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April 2, 2020

CT maintains funds for transportation, port development, amidst pandemic

Photo | Contributed The Port Authority oversees the State Pier in New London.

State government will put its credit card to work next week for the first time since the coronavirus pandemic hit Connecticut.

And while the State Bond Commission will consider $5 million for emergency supplies for state and municipal public health agencies, most of the $1 billion in new financing is aimed at transportation infrastructure, economic development and long overdue municipal aid.

The meeting of the 10-member panel, which is chaired by Gov. Ned Lamont, will meet next Wednesday via teleconference at 1 p.m. The proceeding also will be aired and streamed on The Connecticut Network, the state’s public access cable channel.

“Even during this unprecedented pandemic, state government and its operations must continue to operate, and the state has an obligation to ensure proper investments are being made, and the timing could not be more crucial,” Chris McClure, spokesman for the governor’s budget office, said Wednesday. 

Transportation work continues amidst COVID-19 shutdowns
Connecticut’s construction industry has continued a large portion of its work since the pandemic began, and most financing on the agenda — just over $700 million — is aimed at the state’s aging highways, bridges and rail lines.

Among the projects earmarked for funding are:

  • Widening of Interstate 84 in southwestern Connecticut between exits 3 and 8;
  • Continued improvements to the “Mixmaster” interchange of I-84 and Route 8;
  • And the purchase of 72 new rail cars for the Shoreline East line.

State Treasurer Shawn Wooden’s office said Wednesday that the treasury still tentatively plans to issue transportation bonds later this month on Wall Street.

The commission agenda also includes $30 million to support ongoing efforts to transform the port of New London into the green energy capital of the Northeast.

Lamont announced on Feb. 11 that the authority had reached a deal with Eversource and its Denmark-based partner, Ørsted North America, to develop an offshore wind turbine farm expected to create 400 jobs and generate as much as 4,000 megawatt hours of electricity. Part of that initiative includes redesigning State Pier and the surrounding area in New London into a heavy-lift capable port that can accommodate wind generation equipment and other related cargo.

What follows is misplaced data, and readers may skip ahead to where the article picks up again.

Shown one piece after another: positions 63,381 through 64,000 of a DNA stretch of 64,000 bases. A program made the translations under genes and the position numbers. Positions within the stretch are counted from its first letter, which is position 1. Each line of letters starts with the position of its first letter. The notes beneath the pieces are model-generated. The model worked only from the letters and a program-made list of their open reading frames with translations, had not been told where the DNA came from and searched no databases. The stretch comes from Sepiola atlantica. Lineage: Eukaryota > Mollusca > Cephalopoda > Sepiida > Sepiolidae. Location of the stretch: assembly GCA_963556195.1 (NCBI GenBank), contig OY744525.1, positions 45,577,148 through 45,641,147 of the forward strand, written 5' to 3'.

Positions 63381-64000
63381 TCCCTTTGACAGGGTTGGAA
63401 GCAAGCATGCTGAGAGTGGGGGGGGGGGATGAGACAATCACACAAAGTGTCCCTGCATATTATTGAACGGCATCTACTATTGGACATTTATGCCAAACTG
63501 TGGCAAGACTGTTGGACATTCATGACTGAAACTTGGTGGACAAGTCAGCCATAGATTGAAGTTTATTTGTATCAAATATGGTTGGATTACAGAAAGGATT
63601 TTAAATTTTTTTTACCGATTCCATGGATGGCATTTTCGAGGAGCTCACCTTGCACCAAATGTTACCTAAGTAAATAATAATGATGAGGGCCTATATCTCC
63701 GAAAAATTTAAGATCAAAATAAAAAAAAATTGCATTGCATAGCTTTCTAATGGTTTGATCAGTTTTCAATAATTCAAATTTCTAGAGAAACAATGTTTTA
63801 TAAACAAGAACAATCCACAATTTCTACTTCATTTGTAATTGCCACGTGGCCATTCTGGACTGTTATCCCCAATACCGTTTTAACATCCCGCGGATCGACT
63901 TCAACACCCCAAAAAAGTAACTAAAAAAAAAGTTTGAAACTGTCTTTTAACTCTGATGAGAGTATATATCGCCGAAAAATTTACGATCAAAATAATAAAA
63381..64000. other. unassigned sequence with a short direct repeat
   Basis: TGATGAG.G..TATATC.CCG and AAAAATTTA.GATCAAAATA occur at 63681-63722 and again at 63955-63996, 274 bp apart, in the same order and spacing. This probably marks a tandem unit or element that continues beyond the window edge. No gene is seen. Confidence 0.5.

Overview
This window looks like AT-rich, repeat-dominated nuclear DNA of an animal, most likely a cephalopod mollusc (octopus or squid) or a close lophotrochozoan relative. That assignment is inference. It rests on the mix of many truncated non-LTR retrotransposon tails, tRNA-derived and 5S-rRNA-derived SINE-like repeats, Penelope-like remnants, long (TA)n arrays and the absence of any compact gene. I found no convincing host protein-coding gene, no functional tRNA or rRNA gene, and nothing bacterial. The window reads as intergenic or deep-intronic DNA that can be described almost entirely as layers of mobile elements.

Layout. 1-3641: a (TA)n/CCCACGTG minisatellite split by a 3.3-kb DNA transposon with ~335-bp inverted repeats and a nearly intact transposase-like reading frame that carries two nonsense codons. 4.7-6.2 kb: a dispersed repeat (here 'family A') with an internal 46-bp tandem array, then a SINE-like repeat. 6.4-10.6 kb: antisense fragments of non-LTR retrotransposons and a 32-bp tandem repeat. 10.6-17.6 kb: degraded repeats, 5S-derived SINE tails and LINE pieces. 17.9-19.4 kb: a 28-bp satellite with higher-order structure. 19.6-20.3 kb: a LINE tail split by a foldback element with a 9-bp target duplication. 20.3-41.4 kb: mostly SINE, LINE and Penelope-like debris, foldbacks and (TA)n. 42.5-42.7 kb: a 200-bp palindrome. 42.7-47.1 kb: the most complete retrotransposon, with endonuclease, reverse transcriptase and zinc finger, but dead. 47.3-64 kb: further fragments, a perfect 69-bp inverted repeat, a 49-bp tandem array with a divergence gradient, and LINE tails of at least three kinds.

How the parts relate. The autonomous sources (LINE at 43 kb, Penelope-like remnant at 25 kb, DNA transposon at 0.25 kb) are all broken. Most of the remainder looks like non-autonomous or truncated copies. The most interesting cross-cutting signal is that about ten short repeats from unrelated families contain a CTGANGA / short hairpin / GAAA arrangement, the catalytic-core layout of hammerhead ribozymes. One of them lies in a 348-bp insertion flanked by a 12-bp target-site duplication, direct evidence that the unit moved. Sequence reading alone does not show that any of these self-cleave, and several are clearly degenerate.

State officials also announced a deal earlier this week between Connecticut’s port authority and New England Central Railroad. The NECR has leased a five-acre parcel to the authority to accommodate the delivery of wind turbine components to the port.

Municipalities get long overdue state aid — but not all

The bond commission also is expected to release more than $106 million in grants to cities and towns — some of which is nine months overdue.

The agenda includes the first $30 million installment of this fiscal year’s $60 million Town Aid Road grant.

The funds, which help communities pay for road repairs, tree-clearing and snow removal, normally is delivered in two installments: half in July and half in January.

The governor’s budget office controls the bond commission agenda and it was unclear Wednesday when the second half of TAR funds would be released.

This grant, along with other aid financed with bonding, was held up since last summer as Lamont battled with legislators over whether to adopt highway tolls.

The governor, who first asked for tolls on all vehicles and then shifted to large trucks only, had insisted he wouldn’t support a new two-year bond plan until the tolls issued was settled. But Lamont relented in February, conceding legislators would not order tolls. The governor and General Assembly finally agreed on a new two-year bond package on March 11. 

Next week’s commission agenda does include the full $76 million pledged to towns this fiscal year through an omnibus public works grant. 

Funding for a third bonded grant, $30 million for the Local Capital Improvement Program, is not on the agenda. 

But communities apply for — and receive — LoCIP funds on a project-by-project basis. And according to Lamont’s budget office, there are sufficient resources within the LoCIP program to cover approved grant applications right now.

Other items on next week’s bond commission agenda include:

  • $37.5 million for various state agencies for information technology improvements;
  • $31 million for clean drinking water projects.

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